A Group with Ferniehurst Castle visitor centre (see separate listing).




1895 p14. Robert Hugill BORDERLAND CASTLES AND PELES 1970 pp107-109. D MacGibbon and T Ross CASTELLATED AND DOMESTIC ARCHITECTURE OF SCOTLAND II Edinburgh 1889 pp156-162 Figs614-621. James Watson SMAIL'S GUIDE TO JEDBURGH AND VICINITY 1880 pp47-51. Ordnance Survey Name Book. RIAS Guide BORDERS to be published. BORDER STOREY; THE NAME AND HOUSE OF KERR Kerr 1980. FERNIEHURST CASTLE Anthony Kerr 1985.

About Listed Buildings

Listing is the way that a building or structure of special architectural or historic interest is recognised by law through the Planning (Listed Buildings and Conservation Areas) (Scotland) Act 1997.

We list buildings of special architectural or historic interest using the criteria published in the Historic Environment Scotland Policy Statement.

The information in the listed building record gives an indication of the special architectural or historic interest of the listed building(s). It is not a definitive historical account or a complete description of the building(s). The format of the listed building record has changed over time. Earlier records may be brief and some information will not have been recorded.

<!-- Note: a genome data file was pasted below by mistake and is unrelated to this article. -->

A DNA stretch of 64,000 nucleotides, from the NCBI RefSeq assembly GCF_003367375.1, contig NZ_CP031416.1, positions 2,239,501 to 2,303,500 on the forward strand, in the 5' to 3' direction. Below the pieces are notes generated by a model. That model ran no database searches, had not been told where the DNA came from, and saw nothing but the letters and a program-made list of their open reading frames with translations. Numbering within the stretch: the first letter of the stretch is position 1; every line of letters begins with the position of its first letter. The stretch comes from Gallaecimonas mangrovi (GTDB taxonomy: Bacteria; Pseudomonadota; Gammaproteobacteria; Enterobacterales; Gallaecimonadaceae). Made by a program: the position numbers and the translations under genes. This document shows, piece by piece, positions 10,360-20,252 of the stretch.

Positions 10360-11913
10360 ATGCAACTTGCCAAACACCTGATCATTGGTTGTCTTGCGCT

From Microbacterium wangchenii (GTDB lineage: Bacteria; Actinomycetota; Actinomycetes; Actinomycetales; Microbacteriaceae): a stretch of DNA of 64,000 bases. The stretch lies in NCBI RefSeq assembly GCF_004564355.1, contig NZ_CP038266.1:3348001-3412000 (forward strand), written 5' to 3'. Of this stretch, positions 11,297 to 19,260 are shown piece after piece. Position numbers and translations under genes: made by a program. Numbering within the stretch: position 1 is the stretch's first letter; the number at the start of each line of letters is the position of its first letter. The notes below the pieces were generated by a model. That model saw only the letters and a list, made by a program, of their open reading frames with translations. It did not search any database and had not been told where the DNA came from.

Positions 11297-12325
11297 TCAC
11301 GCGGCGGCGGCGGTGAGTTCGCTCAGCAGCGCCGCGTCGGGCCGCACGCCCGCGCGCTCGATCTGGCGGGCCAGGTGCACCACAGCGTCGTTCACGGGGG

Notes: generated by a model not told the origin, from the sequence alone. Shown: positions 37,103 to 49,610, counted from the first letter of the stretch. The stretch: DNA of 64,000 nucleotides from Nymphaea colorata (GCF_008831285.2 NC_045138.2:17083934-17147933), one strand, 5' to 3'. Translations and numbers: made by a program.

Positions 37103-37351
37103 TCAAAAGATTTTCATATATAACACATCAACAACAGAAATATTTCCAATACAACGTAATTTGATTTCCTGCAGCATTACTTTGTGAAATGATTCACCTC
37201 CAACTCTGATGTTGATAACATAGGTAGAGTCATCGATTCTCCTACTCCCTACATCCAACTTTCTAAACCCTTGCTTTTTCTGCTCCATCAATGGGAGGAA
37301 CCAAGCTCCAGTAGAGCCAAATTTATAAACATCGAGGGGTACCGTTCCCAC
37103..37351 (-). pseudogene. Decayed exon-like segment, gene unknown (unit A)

The only legal part of the listing is the address/name of site. Addresses and building names may have changed since the date of listing and if a number or name is missing from a listing address it may still be listed. Listing covers both the exterior and the interior and any object or structure fixed to the building. Listing can also cover structures not physically attached but which are part of the curtilage of the building, such as boundary walls, gates, gatepiers, ancillary buildings etc. The planning authority is responsible for advising on what is covered by the listing including the curtilage of a listed building. Since 1 October 2015 we have been able to exclude items from a listing. If part of a building is not listed, it will say that it is excluded in the statutory address and in the statement of special interest in the listed building record. The statement will use the word 'excluding' and quote the relevant section of the Historic Environment Scotland Act 2014. Some earlier listed building records may use the word 'excluding', but if the Act is not quoted, the record has not been revised to reflect current legislation.

If you want to alter, extend or demolish a listed building you need to contact your planning authority to see if you need listed building consent. The planning authority advises on the need for listed building consent and they also decide what a listing covers. The planning authority is the main point of contact for all applications for listed building consent.

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Printed: 16/01/2019 16:02